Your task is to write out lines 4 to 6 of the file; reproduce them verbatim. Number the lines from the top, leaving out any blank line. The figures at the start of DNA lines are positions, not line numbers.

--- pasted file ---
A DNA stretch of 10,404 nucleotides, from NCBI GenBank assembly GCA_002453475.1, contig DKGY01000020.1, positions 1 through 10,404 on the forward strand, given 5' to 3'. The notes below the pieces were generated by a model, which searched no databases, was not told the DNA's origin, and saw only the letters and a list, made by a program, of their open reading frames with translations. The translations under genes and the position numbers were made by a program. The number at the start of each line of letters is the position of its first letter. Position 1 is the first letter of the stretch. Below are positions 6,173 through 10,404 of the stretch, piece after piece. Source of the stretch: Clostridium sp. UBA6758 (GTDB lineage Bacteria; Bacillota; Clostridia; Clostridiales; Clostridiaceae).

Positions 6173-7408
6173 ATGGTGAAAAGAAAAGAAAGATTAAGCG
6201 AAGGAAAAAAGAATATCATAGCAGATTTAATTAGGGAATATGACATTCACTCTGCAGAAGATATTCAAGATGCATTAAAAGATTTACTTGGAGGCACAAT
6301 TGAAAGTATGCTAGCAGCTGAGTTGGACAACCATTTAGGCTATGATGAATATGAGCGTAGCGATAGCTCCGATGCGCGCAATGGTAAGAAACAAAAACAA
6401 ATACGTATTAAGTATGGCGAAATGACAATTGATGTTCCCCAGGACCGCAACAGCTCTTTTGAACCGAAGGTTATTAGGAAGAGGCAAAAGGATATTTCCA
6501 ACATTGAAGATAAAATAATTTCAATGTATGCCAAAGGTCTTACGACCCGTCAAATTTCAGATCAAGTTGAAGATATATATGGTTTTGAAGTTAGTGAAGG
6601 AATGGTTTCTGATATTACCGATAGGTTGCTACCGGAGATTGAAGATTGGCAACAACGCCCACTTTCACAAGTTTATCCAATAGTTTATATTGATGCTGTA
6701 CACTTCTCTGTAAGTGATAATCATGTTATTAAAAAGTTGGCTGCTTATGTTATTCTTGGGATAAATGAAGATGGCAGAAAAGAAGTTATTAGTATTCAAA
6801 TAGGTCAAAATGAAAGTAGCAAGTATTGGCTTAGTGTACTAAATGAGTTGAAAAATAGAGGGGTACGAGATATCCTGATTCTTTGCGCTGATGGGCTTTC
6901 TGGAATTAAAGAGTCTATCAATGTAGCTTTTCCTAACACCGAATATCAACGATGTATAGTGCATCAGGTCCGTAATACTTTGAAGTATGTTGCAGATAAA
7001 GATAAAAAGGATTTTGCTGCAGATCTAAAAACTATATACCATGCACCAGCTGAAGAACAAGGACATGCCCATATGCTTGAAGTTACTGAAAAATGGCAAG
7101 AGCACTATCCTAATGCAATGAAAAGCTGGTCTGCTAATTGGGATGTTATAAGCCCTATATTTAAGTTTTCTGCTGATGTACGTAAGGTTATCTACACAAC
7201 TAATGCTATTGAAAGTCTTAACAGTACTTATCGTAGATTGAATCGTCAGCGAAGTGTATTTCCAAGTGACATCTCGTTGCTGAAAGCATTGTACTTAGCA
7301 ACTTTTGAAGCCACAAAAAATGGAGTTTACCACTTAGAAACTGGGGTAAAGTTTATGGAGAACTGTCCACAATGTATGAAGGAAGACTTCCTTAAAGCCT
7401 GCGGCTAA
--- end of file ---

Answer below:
6201 AAGGAAAAAAGAATATCATAGCAGATTTAATTAGGGAATATGACATTCACTCTGCAGAAGATATTCAAGATGCATTAAAAGATTTACTTGGAGGCACAAT
6301 TGAAAGTATGCTAGCAGCTGAGTTGGACAACCATTTAGGCTATGATGAATATGAGCGTAGCGATAGCTCCGATGCGCGCAATGGTAAGAAACAAAAACAA
6401 ATACGTATTAAGTATGGCGAAATGACAATTGATGTTCCCCAGGACCGCAACAGCTCTTTTGAACCGAAGGTTATTAGGAAGAGGCAAAAGGATATTTCCA